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Jacome v. Uribe

United States District Court, Ninth Circuit

June 18, 2013

MELVIN ESTIWAR JACOME, Petitioner,
v.
DOMINGO URIBE, JR., Respondent.

ORDER DENYING PETITIONER'S MOTION TO STAY PROCEEDING TO EXHAUST STATE COURT REMEDIES AND GRANTING PETITIONER'S MOTION FOR AN EXTENSION OF TIME TO FILE A REPLY (ECF Nos. 16, 20)

STANLEY A. BOONE, Magistrate Judge.

Petitioner is proceeding with a petition for writ of habeas corpus pursuant to 28 U.S.C. ยง 2254.

Petitioner, proceeding pro se, filed the instant petition for writ of habeas corpus on November 5, 2010, in the United States District Court for the Central District of California. On November 10, 2010, an order was issued transferring the petition to this Court. However, the Court did not actually receive the petition until January 15, 2013.

On January 22, 2013, the Court directed Respondent to file a response to the petition. Respondent filed an answer to the petition on March 18, 2013.

On April 8, 2013, Petitioner filed a motion for an extension of time to file his traverse. The Court granted Petitioner's motion on April 11, 2013.

On May 8, 2013, Petitioner filed a motion to stay the proceedings to exhaust Ground Four of the petition. Respondent filed an opposition to Petitioner's motion on May 9, 2013, and Petitioner, through counsel, filed a reply June 3, 2013.

On May 17, 2013, counsel David Mugridge filed a notice of appearance in this case, along with a motion for an extension of time to file a reply.[1]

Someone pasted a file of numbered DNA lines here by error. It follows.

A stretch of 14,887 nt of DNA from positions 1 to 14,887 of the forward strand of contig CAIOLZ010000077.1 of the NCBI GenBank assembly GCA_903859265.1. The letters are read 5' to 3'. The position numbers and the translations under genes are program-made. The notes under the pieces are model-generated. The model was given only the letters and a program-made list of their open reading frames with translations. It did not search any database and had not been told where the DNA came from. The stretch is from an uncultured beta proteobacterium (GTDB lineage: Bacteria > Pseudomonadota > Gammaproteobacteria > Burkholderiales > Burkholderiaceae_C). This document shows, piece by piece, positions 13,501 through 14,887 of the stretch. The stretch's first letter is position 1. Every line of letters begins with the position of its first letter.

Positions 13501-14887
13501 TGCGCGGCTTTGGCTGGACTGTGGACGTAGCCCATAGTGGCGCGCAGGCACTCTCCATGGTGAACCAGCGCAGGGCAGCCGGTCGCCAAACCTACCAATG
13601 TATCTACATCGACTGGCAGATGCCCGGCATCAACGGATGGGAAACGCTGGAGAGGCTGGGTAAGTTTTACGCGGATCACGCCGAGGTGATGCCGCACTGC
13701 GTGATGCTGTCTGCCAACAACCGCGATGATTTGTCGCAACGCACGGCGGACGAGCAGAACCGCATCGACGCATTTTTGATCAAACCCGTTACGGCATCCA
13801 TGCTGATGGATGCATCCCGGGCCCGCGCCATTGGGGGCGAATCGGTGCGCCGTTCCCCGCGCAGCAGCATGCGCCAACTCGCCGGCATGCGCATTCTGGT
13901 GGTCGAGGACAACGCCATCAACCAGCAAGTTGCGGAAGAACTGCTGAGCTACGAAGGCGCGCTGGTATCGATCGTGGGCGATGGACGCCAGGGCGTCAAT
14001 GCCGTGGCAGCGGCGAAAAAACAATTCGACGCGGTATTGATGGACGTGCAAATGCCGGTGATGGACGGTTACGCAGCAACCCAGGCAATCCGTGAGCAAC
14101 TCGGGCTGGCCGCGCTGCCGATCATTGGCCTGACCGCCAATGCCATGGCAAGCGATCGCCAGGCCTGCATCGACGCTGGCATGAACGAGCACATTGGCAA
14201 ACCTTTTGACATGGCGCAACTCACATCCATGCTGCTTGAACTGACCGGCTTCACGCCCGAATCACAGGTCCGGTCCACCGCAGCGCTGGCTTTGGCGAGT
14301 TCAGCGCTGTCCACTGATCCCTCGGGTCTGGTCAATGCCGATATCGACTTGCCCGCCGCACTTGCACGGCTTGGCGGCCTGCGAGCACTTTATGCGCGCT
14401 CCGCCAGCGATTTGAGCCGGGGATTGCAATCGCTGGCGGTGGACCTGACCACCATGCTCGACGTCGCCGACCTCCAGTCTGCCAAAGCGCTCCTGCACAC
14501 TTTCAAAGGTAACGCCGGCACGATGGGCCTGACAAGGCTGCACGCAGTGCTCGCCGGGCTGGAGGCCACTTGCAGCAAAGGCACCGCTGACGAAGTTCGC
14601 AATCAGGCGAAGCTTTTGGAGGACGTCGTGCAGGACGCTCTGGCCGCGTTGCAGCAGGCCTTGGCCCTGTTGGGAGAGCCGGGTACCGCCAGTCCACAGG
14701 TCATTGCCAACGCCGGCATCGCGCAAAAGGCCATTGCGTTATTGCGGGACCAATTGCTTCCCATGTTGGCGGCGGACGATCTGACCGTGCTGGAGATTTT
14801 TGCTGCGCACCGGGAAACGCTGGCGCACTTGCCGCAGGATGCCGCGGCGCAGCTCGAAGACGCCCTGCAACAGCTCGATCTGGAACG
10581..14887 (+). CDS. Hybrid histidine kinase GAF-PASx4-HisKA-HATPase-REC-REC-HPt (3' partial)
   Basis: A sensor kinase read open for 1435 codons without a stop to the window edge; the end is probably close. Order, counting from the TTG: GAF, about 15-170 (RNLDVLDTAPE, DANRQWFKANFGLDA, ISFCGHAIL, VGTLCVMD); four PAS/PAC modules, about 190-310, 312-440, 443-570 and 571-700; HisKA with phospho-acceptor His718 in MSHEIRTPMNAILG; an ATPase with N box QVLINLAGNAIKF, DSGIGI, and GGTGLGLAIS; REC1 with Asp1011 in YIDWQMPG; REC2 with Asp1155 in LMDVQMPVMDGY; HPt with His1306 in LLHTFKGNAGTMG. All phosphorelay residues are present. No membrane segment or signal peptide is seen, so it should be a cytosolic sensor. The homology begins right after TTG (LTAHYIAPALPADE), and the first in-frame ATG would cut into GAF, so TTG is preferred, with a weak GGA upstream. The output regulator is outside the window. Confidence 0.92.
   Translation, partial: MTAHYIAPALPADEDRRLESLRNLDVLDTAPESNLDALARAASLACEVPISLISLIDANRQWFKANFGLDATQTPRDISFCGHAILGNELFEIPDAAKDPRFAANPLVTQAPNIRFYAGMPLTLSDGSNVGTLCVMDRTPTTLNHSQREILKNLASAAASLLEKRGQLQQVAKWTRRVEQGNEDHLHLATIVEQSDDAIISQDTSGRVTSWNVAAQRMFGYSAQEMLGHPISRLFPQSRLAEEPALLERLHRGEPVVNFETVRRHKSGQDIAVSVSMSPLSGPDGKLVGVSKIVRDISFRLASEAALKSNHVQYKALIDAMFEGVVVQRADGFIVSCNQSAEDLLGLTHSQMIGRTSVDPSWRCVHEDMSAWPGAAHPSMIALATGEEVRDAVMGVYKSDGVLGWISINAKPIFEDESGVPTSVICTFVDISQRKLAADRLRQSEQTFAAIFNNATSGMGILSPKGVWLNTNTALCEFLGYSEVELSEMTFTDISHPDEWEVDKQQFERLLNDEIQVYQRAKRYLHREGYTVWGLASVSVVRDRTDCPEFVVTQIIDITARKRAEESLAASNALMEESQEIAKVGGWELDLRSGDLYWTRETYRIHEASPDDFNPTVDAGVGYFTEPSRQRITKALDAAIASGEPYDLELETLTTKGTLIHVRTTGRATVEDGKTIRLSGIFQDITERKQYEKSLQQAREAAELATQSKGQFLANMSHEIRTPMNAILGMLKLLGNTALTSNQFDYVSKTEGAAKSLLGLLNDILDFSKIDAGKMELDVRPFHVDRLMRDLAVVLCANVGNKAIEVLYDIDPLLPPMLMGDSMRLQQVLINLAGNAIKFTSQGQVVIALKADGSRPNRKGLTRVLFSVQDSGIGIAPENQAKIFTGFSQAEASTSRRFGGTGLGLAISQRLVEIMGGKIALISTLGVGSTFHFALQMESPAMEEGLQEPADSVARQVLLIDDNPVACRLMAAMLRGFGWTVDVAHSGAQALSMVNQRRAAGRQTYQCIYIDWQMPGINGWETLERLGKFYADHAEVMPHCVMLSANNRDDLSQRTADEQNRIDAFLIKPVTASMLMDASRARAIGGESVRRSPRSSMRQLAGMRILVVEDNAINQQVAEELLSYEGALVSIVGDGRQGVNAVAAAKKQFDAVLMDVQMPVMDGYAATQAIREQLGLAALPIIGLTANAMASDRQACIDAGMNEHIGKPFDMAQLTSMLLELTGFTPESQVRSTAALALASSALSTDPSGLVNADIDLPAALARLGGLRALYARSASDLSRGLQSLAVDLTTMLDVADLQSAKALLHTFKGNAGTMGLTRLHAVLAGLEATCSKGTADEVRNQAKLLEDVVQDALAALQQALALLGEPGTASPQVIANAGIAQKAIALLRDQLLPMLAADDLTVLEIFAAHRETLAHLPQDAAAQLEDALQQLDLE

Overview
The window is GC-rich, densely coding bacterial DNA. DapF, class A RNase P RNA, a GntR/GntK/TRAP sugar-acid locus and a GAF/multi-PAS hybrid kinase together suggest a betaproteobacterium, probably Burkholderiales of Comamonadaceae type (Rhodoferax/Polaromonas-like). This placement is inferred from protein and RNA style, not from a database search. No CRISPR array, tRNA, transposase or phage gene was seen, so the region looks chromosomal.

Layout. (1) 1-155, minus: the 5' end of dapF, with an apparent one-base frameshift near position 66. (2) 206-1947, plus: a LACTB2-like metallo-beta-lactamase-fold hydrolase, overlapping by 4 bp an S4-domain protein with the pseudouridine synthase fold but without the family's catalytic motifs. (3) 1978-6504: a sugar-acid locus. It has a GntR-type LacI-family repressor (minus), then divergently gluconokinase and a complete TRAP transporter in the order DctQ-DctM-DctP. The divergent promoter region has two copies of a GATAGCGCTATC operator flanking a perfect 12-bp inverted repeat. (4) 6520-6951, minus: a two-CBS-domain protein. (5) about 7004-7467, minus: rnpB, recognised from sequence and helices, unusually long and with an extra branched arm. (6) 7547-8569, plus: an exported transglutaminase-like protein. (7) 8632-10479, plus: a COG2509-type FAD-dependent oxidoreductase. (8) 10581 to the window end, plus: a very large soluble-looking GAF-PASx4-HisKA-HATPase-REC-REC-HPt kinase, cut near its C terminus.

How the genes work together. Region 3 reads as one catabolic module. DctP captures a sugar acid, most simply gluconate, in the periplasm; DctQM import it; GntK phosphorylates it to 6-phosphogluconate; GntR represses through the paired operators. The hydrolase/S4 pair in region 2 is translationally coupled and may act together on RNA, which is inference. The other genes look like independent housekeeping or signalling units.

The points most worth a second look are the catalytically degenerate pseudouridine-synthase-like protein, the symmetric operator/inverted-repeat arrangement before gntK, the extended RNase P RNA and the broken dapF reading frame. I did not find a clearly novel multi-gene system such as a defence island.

I.

DISCUSSION

A. Motion to Stay Proceedings

In Rhines v. Weber , 544 U.S. 269 (2005), the Supreme Court held a federal court has limited discretion to stay the proceedings to allow a petitioner to return to state court to exhaust the judicial remedies. Under Rhines, a federal petition containing both exhausted and unexhausted claims is stayed and remains pending in federal court while the petitioner returns to state court to exhaust. Id. at 277. Therefore, the Rhines procedure protects the petitioner from any potential untimeliness. However, there are limitations when the petition may be stayed under Rhines. In order to qualify for a stay under Rhines, the petitioner must (1) show good cause for his failure to exhaust all claims before filing the federal action; (2) explain how his unexhausted claim is potentially meritorious; (3) indicate the status of any pending state court proceedings regarding the unexhausted claim; and (4) there must be no indication that the petitioner engaged in intentionally dilatory litigation tactics. Id. at 277-278.

The California Supreme Court denied Petitioner's petition for review on February 9, 2009, and judgment became final 90 days thereafter, i.e. May 11, 2009. Absent any applicable tolling, Petitioner had one-year from May 11, 2009, to file a federal petition for writ of habeas corpus. Petitioner filed the instant federal petition for writ of habeas corpus in November 2010.

Petitioner implicitly concedes that he filed the instant motion to stay the proceedings after Respondent filed an answer to the petition pointing out that ground four of the petition (Sixth Amendment claim challenging his sentence) was not exhausted in the state court.